|US20090309456 *||Mar 17, 2009||Dec 17, 2009||Georgia Tech Research Corporation||Piezoelectric-Coated Carbon Nanotube Generators|
|US20100171095 *||Jul 7, 2009||Jul 8, 2010||Georgia Tech Research Corporation||Super Sensitive UV Detector Using Polymer Functionalized Nanobelts|
|US20100326503 *||Aug 20, 2008||Dec 30, 2010||Georgia Tech Research Corporation||Fiber Optic Solar Nanogenerator Cells|
|U.S. Classification||290/2, 374/E07.008|
|International Classification||H02N1/08, H01L41/113, H02N11/00, H02K33/00, H02K35/04, G01K7/02, H02P9/04|
|Cooperative Classification||H02K99/10, H02K99/20, Y10S977/948, H02K33/00, H02K2201/18, H02N1/08, G01K2211/00, H02K35/04, H02N11/00, G01K7/028, H02N2/18, H01L41/1136|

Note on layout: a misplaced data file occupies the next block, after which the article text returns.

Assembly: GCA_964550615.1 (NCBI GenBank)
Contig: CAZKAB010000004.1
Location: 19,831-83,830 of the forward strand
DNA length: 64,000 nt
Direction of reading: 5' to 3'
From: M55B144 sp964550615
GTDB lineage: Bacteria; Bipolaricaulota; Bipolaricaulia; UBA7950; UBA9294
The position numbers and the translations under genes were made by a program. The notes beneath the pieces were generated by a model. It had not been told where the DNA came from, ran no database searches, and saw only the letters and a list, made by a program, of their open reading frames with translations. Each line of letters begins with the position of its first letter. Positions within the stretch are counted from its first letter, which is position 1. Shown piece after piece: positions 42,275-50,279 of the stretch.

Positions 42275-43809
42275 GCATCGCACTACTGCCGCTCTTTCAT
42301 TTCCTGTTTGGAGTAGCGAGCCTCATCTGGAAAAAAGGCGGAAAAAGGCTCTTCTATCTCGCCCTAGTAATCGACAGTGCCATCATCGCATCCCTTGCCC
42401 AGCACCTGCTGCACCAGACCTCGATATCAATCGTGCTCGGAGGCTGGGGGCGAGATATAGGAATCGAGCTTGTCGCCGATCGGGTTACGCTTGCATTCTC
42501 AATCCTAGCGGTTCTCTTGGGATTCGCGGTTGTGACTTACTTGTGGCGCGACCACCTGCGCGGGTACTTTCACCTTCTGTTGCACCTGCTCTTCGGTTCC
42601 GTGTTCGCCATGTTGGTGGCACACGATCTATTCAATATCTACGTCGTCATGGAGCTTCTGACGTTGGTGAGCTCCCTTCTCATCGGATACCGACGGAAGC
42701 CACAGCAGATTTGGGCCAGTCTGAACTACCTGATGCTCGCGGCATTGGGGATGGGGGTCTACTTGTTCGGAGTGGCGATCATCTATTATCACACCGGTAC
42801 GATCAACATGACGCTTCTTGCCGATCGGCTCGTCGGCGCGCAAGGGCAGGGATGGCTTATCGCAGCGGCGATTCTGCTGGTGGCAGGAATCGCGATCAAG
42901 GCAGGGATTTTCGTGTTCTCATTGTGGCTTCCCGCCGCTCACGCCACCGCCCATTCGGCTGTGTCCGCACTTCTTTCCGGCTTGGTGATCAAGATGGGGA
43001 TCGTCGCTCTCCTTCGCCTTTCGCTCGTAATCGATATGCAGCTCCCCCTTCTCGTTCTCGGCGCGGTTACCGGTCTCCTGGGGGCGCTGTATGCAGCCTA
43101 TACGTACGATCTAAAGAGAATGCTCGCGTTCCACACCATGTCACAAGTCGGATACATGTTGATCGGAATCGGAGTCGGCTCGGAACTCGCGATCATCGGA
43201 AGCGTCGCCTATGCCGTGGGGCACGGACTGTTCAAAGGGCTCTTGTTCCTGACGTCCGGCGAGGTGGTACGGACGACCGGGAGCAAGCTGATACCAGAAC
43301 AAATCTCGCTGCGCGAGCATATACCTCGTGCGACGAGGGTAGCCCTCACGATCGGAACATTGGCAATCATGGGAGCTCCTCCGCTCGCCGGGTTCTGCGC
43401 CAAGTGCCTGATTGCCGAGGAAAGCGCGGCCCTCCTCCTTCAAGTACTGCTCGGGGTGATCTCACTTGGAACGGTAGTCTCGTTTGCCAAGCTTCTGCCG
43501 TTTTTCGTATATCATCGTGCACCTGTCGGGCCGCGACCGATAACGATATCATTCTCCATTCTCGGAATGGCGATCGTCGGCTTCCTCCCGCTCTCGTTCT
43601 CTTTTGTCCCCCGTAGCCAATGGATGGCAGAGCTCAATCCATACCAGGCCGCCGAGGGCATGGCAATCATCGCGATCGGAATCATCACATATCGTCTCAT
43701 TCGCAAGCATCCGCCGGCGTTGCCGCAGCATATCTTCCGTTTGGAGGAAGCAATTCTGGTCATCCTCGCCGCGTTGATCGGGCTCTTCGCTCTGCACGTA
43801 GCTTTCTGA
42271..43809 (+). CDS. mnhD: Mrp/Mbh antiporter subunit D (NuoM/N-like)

|European Classification||H02N2/18F, G01K7/02M, H02K33/00, H02K35/04, H02N11/00, H02K57/00C, H02K57/00B, H02N1/08|
|Jan 15, 2009||AS||Assignment|
Owner name: CJP IP HOLDINGS, LTD., TEXAS
Free format text: ASSIGNMENT OF ASSIGNORS INTEREST;ASSIGNOR:AMBIENT SYSTEMS, INC.;REEL/FRAME:022109/0331
Effective date: 20090109
|Feb 14, 2011||FPAY||Fee payment|
Year of fee payment: 4
|Feb 27, 2015||FPAY||Fee payment|
Year of fee payment: 8